L'Oreal Paris EverPure Moisture Sulfate-Free Shampoo
Hydrate your dry strands with the L'Oreal EverPure Moisture Sulfate-Free Shampoo. Made for those with color-treated hair, the gentle formula is designed to cleanse hair without stripping or fading the color, according to the brand. It even includes rosemary oil, which may help with growth and hair density.
WOW Skin Science Apple Cider Vinegar Shampoo
Apple cider vinegar is said to have a range of benefits for the hair, and experts say the ingredient may be good for anyone dealing with a dry, flaky or itchy scalp. When one Shop TODAY writer tried this shampoo, she said she was wowed by the results, adding that it helped her hair look and feel "healthier than ever before."
SheaMoisture Coconut & Hibiscus Curl & Shine Shampoo
Enhance your curls with SheaMoisture's Curl & Shine Shampoo. The formula is made with coconut oil, which may help replenish any moisture lost during the cleansing process. Even better? It has a dreamy coconut and hibiscus scent, which reviewers say smells "incredible."
OUAI Detox Shampoo
With ingredients like apple cider vinegar and hydrolyzed keratin, this shampoo is made to remove residue and product buildup as well as reduce frizz, for smoother and healthier hair. Even without the sulfates, you still get a pretty satisfying lather with this product, according to one Shop TODAY writer. "Massaging this into my hair not only feels like it's soaking up all of the gunk and impurities but also giving my scalp new life," she added. "Plus, the scent is amazing."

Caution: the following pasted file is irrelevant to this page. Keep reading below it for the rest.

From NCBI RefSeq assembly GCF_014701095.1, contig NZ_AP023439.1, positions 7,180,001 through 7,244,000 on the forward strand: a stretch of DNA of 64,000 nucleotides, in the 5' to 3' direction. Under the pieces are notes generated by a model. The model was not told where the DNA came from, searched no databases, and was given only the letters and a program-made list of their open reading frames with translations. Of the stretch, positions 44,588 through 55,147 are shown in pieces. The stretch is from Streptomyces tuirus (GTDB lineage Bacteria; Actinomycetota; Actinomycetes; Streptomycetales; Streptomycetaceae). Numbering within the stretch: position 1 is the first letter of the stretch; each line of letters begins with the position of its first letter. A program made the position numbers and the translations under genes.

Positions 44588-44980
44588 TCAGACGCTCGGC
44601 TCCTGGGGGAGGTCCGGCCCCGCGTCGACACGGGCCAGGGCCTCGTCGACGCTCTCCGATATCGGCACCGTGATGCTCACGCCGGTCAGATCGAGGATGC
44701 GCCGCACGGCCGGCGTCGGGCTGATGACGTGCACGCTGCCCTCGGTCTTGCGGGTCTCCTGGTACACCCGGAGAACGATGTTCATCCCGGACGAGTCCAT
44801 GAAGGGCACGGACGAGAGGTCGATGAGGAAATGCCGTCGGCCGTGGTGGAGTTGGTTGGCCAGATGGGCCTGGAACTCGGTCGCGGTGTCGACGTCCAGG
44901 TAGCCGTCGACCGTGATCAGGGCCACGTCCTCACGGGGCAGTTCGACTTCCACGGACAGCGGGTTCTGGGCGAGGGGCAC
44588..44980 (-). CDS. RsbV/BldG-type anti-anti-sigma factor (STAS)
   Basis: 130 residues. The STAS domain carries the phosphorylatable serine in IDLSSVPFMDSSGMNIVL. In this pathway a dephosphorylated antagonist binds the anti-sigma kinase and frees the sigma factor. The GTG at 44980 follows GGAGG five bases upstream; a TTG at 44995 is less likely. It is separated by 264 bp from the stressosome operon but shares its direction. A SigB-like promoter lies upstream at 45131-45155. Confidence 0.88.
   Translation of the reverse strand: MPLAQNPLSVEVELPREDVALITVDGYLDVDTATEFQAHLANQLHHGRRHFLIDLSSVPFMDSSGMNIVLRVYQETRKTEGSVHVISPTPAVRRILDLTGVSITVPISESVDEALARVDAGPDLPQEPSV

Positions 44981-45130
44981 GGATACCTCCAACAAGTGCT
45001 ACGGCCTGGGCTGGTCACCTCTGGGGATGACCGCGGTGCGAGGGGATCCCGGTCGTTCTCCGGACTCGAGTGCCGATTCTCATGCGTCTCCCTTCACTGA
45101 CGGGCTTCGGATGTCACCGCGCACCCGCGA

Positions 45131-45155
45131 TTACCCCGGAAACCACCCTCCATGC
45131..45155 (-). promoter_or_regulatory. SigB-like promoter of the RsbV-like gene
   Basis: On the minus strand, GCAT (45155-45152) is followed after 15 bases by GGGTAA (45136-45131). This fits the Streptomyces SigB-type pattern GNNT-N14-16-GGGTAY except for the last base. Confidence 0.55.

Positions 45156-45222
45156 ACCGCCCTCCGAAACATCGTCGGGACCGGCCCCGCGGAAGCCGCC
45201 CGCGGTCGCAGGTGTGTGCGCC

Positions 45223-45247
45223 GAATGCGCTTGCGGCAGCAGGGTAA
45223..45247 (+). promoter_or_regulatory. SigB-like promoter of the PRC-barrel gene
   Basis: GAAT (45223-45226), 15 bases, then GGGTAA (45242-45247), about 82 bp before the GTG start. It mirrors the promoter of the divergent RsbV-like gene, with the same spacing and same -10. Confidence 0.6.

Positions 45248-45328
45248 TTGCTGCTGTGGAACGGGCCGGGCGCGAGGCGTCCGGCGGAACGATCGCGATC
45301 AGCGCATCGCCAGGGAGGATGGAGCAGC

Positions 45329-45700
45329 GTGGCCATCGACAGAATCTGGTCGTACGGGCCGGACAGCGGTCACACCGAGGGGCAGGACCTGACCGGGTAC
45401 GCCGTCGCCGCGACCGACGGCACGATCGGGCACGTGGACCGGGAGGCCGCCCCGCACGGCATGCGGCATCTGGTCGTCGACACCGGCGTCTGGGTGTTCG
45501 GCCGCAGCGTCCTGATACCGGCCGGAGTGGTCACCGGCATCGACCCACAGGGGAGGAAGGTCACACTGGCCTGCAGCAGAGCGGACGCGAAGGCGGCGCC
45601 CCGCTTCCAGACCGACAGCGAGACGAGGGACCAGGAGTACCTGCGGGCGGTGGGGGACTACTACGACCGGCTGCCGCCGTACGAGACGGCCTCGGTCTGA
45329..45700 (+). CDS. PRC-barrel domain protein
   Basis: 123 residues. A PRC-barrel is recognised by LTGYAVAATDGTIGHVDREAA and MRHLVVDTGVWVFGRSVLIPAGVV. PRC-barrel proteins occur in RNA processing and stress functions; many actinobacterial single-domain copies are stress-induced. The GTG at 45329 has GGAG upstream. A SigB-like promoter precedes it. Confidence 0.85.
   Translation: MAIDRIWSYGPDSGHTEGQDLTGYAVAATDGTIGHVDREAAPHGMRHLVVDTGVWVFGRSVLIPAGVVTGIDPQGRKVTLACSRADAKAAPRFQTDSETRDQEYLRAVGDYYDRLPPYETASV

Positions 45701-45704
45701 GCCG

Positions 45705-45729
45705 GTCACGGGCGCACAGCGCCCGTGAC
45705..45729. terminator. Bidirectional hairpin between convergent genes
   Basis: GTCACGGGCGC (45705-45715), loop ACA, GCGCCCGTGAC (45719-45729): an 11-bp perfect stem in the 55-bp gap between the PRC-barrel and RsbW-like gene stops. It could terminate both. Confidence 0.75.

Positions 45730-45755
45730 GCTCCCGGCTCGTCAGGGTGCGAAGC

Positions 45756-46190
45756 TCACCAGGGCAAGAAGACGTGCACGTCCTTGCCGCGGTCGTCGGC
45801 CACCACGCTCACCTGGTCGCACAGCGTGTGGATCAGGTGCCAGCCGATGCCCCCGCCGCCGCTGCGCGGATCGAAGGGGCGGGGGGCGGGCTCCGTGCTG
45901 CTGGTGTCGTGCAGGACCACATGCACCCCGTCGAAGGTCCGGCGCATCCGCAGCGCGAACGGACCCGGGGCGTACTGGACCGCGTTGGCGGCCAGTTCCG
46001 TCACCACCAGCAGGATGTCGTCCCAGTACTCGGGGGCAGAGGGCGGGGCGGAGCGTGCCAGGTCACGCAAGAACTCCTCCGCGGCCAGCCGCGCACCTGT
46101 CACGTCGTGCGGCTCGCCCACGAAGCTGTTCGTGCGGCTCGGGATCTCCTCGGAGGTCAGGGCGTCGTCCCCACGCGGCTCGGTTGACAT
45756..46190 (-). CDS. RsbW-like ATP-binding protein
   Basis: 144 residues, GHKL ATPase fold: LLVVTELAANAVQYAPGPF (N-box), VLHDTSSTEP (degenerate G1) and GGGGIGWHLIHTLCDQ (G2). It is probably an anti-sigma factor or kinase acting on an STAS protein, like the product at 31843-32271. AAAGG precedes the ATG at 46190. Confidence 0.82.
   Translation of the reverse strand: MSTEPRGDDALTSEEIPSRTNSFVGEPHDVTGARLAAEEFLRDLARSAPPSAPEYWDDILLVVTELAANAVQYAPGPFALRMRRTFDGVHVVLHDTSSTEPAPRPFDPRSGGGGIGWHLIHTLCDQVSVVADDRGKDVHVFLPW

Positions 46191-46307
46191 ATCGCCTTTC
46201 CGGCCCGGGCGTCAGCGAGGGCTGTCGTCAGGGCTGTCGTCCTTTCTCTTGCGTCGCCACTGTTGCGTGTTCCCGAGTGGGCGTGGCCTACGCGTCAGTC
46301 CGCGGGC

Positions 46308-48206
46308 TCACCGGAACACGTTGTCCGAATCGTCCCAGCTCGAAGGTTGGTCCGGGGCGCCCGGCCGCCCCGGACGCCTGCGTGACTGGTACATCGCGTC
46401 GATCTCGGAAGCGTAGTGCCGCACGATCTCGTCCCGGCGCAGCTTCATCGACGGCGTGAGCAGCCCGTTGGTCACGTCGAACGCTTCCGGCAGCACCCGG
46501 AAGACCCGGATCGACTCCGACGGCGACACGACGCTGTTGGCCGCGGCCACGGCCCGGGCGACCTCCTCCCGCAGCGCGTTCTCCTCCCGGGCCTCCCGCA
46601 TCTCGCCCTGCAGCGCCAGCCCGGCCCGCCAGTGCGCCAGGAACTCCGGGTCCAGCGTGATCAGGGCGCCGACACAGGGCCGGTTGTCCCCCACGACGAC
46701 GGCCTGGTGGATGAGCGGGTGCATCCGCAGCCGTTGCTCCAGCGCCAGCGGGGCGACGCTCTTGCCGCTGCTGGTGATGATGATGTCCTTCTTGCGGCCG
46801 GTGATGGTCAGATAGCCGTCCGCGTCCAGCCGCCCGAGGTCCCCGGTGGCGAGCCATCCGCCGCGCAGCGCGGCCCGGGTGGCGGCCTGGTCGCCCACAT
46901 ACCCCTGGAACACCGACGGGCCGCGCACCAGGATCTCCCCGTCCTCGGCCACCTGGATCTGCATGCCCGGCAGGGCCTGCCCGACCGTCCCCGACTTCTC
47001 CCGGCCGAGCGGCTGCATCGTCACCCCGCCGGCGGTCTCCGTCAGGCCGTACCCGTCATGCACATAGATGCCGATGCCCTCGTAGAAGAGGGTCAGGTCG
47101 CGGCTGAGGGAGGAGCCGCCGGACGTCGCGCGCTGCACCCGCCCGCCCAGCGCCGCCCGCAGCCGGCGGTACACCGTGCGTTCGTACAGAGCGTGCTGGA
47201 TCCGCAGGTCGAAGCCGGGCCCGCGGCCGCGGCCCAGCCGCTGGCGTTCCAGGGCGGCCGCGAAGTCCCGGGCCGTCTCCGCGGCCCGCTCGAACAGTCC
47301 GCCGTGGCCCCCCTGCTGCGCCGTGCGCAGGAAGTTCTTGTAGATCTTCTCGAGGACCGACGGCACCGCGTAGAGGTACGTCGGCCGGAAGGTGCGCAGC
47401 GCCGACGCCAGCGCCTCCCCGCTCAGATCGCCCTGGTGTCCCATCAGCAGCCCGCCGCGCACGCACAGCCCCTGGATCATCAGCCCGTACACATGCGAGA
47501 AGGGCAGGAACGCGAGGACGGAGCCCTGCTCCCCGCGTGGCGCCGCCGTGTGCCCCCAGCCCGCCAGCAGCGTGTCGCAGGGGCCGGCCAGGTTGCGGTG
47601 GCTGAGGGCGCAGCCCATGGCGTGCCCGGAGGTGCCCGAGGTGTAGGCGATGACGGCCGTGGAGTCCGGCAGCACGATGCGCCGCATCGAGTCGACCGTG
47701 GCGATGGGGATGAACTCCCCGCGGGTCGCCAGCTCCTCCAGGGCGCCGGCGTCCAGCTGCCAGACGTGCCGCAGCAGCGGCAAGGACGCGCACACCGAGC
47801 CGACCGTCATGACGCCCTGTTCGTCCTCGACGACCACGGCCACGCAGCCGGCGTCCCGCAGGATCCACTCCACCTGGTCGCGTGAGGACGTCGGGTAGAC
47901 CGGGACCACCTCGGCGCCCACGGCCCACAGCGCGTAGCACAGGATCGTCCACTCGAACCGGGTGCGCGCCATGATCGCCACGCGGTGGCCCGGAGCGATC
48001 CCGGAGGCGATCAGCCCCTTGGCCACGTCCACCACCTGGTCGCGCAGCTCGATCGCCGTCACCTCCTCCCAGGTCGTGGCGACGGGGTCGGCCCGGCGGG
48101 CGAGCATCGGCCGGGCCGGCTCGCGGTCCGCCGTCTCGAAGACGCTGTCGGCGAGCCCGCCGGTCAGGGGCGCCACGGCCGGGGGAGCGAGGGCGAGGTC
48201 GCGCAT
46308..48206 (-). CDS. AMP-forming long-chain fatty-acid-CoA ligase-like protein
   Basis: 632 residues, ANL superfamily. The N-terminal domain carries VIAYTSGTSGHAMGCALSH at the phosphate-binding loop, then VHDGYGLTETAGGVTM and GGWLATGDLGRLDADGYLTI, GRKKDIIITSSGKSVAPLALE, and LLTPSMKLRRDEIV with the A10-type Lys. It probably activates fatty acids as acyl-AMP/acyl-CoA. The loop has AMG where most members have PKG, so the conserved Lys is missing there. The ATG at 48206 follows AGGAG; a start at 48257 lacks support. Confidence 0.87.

Pura D'Or Biotin Anti-Thinning Shampoo & Conditioner Set
Looking for a new shampoo and conditioner? Grab this popular set from Pura d'Or. The sulfate and phthalate-free formulas promise to help strengthen and thicken your locks. Made for both men and women, the products feature hair-healthy ingredients like biotin, nettle extract, pumpkin seeds and more.
Pureology Hydrate Moisturizing Shampoo
If you're someone who routinely dyes their hair, you know how drying the process can be. This hydrating shampoo is designed to revive color-treated hair by giving it a much-needed dose of moisture. The brand says it's an excellent choice for all hair textures, including coily hair.